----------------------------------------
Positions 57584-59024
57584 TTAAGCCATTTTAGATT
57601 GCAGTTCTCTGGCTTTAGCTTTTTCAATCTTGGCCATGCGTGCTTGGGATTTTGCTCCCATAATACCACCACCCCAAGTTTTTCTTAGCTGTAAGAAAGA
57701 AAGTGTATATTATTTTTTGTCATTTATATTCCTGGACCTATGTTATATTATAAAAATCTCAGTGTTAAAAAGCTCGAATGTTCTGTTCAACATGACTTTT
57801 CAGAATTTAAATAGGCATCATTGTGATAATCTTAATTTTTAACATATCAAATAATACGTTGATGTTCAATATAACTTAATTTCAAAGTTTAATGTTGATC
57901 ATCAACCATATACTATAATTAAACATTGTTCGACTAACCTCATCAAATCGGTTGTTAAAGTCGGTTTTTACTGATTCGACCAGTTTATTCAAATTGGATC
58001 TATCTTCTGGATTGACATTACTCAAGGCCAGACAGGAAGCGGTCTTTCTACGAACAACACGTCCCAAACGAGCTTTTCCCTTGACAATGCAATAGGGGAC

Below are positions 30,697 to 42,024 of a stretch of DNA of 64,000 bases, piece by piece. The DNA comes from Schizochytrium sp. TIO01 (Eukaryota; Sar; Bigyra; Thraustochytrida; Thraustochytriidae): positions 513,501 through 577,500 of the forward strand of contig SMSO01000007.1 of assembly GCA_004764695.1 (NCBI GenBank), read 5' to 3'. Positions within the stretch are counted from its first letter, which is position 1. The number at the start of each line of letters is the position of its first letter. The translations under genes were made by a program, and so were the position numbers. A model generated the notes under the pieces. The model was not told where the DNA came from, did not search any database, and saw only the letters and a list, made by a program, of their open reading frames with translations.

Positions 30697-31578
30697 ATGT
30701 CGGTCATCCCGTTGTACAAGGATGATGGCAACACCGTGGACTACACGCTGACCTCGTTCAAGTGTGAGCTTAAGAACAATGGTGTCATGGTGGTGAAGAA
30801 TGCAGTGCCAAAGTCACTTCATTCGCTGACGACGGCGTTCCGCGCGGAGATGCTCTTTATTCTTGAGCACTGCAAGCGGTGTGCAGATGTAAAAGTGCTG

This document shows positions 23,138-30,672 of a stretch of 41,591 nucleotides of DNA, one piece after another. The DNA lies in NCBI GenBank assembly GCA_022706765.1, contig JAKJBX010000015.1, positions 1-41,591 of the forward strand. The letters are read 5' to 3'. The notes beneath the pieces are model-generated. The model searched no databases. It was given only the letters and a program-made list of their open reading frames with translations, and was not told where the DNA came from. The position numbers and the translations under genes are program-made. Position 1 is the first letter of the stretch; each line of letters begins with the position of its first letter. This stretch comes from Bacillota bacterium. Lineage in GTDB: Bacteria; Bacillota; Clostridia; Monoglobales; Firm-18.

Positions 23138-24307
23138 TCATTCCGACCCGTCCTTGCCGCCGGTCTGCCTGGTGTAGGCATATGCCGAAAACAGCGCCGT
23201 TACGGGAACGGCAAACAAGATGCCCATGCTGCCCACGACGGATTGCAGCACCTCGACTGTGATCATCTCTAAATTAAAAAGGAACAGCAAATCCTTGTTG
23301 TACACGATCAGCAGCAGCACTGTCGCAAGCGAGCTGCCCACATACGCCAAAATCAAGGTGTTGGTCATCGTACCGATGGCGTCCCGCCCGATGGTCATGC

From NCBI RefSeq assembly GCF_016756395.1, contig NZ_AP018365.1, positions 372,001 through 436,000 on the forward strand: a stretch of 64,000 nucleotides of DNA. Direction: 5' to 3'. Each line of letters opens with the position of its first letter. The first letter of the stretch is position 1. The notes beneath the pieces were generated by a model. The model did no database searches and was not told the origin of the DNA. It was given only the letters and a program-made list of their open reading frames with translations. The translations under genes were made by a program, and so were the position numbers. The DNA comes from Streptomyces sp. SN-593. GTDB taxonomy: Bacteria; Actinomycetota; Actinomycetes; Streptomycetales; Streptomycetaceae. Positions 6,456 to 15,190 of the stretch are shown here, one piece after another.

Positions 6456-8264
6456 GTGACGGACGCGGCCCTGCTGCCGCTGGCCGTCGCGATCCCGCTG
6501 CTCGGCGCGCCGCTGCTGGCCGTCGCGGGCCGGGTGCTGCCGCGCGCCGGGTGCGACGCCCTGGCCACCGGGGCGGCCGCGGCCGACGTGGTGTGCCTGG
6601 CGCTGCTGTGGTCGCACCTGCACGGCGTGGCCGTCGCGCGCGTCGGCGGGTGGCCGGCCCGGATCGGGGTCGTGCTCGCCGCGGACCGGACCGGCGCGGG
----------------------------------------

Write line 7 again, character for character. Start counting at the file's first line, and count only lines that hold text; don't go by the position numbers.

58001 TATCTTCTGGATTGACATTACTCAAGGCCAGACAGGAAGCGGTCTTTCTACGAACAACACGTCCCAAACGAGCTTTTCCCTTGACAATGCAATAGGGGAC